IT MAY have invented trust-busting, but for decades America has tolerated an insidious cartel. Unlike most price-fixers, who seek to inflate their products’ value, this one acts as a monopsony—using market power to obtain cheaper inputs—to squeeze its vulnerable employees.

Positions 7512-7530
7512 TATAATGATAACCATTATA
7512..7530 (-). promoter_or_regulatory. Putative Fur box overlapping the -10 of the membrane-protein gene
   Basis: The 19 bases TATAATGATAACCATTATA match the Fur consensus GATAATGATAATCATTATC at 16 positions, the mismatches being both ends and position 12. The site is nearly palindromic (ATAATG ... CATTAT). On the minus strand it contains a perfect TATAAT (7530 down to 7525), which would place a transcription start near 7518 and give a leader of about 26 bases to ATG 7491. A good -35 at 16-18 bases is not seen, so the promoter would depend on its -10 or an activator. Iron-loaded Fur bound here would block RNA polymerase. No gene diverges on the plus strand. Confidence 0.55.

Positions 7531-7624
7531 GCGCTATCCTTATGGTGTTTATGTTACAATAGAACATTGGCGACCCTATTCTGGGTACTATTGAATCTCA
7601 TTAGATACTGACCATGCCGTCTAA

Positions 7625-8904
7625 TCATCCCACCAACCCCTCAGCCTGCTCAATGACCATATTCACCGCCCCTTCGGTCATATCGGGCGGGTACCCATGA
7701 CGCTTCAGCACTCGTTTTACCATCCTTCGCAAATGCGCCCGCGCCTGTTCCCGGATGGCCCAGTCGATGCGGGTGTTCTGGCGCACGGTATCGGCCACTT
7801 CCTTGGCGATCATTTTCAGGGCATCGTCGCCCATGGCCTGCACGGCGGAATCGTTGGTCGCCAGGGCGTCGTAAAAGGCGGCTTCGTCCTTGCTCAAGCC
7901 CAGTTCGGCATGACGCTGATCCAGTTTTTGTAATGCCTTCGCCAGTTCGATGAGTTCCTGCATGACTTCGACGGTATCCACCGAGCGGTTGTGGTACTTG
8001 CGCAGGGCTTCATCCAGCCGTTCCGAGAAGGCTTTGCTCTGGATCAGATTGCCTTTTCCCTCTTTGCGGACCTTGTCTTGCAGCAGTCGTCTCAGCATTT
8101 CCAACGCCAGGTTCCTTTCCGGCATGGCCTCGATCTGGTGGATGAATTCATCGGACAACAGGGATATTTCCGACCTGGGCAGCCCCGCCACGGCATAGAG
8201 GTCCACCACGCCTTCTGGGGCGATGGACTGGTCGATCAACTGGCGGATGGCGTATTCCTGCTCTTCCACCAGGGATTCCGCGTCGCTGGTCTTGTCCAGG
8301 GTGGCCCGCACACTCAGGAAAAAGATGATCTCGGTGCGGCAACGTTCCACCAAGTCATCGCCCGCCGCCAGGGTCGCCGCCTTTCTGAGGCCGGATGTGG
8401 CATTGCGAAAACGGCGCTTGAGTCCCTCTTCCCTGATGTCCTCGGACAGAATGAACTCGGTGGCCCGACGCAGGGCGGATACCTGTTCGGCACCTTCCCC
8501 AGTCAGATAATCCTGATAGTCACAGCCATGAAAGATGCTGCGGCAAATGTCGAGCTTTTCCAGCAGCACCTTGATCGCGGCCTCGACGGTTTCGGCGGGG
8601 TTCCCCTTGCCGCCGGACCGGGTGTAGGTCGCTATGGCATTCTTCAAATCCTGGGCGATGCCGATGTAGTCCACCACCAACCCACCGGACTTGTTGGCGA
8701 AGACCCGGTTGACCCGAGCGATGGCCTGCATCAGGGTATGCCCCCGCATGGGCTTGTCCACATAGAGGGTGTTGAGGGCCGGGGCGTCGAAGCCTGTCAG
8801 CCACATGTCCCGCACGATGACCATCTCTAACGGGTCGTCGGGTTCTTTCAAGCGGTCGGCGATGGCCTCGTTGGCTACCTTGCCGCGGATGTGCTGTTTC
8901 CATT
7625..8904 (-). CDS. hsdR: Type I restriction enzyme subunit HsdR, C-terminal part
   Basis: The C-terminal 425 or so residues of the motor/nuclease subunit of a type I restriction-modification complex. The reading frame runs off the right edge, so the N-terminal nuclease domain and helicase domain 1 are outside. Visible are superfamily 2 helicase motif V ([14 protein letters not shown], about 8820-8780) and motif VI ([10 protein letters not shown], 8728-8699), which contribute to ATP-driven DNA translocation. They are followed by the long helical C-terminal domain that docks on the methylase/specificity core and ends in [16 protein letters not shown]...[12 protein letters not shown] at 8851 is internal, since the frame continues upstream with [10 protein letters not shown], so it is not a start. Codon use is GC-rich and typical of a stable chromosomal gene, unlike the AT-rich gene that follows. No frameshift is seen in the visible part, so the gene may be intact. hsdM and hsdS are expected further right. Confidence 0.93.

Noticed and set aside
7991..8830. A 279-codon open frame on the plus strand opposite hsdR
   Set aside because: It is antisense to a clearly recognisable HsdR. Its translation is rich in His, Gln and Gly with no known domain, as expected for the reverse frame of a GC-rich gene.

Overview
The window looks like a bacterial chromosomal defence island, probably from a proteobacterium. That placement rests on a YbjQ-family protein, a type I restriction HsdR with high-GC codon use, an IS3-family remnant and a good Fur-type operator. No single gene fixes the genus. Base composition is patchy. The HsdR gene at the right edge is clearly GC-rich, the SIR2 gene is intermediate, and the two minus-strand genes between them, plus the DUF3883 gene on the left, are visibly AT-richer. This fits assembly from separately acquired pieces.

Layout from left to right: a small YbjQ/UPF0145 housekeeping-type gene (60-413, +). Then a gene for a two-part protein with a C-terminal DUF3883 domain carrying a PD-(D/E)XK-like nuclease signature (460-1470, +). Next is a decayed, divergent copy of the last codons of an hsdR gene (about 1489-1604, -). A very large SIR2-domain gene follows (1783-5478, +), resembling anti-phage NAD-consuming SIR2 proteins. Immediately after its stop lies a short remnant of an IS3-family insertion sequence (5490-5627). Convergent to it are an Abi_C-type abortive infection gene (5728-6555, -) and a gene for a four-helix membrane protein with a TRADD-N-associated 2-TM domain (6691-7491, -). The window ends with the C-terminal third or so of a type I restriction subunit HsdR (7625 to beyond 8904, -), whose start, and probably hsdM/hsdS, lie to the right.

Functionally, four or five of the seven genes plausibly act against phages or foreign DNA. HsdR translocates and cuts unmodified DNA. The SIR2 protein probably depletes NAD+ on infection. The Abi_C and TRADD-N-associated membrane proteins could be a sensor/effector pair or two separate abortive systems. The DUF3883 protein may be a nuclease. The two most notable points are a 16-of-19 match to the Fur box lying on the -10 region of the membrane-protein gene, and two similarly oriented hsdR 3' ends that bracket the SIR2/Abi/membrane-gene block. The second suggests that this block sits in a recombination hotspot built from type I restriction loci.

The name of this syndicate is the National Collegiate Athletic Association (NCAA), the governing body for American college sports. Uniquely among major team sports, the top leagues in basketball (the NBA) and American football (the NFL) do not recruit from lower professional circuits. Instead, they delegate training to universities: the NFL requires new players to finish three seasons in college, and the NBA’s minimum age is 19. This has helped turn the schools into entertainment juggernauts. At $10.5 billion a year, college sports revenues—mainly from TV, attendance and merchandise—exceed those of any single pro league. Even this understates the profitability of college sports, because the NCAA maintains an amateurism policy that caps athletes’ compensation at the cost of their education.